Always enjoy keeping up with Yours and the other folks post.  Wealth of information on our daily life, and the information that is shared.

      • #20836


        Hi Rob,

        Thanks for your reply, nice to hear how you’re doing. Glad you are monitoring your 02 levels when your breathing is laboured, very important to ensure our other organs are being adequately oxygenated. I am very affected by the heat and humidity as well unfortunately. Hopefully you’re getting the cooler nights like we are now in southwestern in Ontario, it is nice having the windows open and breathing in the fresh air. Apparently we’re in for another heat wave though over the next few days!

        Kudos to you for using your elliptical bike, I know exercise isn’t always easy with this disease but like you’re noticing, very important. I’ve thought about getting one of the recumbent bikes for my basement, as my treadmill is getting too tough. Glad you’re noticing an increase in 02 saturations with exercise, that is great!


        Thanks for the kind words about the forum, I am so glad it is helpful for folks. We’re very lucky to have such a great online community of support. Enjoy your weekend 🙂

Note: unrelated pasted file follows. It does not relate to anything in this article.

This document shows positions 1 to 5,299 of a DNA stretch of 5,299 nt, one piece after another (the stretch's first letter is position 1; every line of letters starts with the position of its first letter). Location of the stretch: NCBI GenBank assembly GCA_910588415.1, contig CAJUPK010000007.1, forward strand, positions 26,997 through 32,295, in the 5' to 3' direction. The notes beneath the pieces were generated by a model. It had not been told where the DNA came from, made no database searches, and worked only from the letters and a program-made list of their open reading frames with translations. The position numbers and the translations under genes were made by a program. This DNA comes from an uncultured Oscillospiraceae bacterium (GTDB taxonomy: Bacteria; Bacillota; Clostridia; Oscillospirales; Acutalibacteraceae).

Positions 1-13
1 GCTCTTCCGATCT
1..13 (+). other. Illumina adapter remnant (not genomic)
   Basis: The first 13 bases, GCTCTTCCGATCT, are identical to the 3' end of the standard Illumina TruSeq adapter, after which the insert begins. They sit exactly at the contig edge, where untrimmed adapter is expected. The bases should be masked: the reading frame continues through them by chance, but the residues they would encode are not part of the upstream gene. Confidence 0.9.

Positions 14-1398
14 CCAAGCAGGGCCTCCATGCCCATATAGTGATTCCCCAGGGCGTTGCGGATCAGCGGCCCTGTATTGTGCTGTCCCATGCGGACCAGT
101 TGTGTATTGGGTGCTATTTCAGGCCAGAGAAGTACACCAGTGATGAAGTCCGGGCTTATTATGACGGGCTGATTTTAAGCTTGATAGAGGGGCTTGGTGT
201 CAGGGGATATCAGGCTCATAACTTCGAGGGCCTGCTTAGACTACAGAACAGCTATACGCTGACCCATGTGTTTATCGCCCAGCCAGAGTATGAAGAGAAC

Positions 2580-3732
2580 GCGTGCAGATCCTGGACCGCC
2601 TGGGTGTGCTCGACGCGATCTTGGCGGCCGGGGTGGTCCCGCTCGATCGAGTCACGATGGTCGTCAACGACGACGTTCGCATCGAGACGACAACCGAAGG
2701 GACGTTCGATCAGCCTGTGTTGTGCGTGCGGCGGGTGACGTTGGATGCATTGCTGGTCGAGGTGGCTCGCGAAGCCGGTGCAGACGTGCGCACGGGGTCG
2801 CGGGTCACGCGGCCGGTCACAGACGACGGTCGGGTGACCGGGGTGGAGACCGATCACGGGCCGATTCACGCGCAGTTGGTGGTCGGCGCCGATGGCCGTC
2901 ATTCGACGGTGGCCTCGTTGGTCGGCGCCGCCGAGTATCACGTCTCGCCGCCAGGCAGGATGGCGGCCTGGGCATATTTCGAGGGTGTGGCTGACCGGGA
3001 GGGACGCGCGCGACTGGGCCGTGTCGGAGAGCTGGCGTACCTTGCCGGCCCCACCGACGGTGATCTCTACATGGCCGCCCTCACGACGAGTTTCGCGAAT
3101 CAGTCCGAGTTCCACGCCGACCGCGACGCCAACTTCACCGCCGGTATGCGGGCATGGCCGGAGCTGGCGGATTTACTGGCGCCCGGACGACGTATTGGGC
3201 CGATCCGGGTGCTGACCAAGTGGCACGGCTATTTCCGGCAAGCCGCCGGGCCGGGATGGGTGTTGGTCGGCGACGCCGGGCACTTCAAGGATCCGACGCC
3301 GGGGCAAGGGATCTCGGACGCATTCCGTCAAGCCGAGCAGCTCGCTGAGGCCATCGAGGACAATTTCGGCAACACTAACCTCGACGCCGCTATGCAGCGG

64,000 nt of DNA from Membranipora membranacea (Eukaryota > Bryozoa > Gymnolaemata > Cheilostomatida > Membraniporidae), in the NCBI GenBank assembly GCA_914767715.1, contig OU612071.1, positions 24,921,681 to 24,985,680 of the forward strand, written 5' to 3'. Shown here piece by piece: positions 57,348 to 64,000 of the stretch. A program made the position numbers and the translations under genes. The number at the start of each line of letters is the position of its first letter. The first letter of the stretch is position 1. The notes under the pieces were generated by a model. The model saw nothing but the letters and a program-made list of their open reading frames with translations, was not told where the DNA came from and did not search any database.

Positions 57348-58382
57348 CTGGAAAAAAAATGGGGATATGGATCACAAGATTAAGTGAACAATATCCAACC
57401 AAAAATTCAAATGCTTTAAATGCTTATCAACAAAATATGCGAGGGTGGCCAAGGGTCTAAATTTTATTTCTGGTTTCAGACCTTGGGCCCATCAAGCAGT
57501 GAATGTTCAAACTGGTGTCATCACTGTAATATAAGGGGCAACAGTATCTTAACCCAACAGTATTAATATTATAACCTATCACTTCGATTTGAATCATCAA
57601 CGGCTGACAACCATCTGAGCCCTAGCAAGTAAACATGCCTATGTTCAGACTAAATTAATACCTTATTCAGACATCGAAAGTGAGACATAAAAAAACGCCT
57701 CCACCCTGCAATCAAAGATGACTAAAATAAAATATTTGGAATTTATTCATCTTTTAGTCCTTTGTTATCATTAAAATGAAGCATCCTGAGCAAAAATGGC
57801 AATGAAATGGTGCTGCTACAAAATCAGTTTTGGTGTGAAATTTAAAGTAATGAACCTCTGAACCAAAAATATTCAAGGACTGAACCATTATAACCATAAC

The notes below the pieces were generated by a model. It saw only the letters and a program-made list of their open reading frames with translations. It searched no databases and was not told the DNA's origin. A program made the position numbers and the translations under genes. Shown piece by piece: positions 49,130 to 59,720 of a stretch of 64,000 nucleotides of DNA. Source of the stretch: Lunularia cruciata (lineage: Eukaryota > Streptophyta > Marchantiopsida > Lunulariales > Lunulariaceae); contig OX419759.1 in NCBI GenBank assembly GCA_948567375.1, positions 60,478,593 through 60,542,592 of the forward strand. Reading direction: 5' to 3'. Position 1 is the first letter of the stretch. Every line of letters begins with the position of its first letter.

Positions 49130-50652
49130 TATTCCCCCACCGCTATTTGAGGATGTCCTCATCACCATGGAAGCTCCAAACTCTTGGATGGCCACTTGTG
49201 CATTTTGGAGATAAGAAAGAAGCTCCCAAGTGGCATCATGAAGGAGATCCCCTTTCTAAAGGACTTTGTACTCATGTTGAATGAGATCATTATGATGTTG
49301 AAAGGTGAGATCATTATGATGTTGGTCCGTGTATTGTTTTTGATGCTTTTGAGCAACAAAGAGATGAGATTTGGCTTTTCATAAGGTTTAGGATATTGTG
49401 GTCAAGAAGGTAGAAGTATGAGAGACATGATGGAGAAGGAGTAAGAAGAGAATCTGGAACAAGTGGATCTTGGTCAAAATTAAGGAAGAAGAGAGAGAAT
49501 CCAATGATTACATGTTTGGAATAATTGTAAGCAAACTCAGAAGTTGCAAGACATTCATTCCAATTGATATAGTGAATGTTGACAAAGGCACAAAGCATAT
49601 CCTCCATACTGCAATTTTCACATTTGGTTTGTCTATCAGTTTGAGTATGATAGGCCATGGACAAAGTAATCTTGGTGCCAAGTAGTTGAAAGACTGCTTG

• #20832

      I too have a terrible problem sweating.  I worked outdoors for 53 years and never broke out in sweats as I do now.  I awake some mornings in the bed sheets look as though water was poured over me.  The first time it occurred I freaked out thinking I wet the bed!  

      The other day I felt a bit tipsy as I was sweating.   I checked my ox level and I was between 91-95.  So far I’ve never fallen below 91.

      All that aside, I still have difficulty with the Ofev.  I go a few days with no side effects, than suddenly diarrhea sets in for the day.  Although I have to say, since Charlene suggested I take half Imodium, along with a banana in the morning prior to the Ofev, its held a great deal to ward off the diarrhea

      The truth is, were it not for so much shortness of breath I’d never know I had IPF.  I cannot exercise or walk because I have a double hernia.  When I have it taken care of I hope to get moving more.  The problem is so far I cant find a surgeon that will operate.   They said the risk is too high to be on a respirator during conventional surgery.  The option is arthroscopic surgery.   The risk there is carbon dioxide is used to inflate the stomach.   After the surgery the gas has to escape through the lungs.  So, at this time I have no idea where I’m at.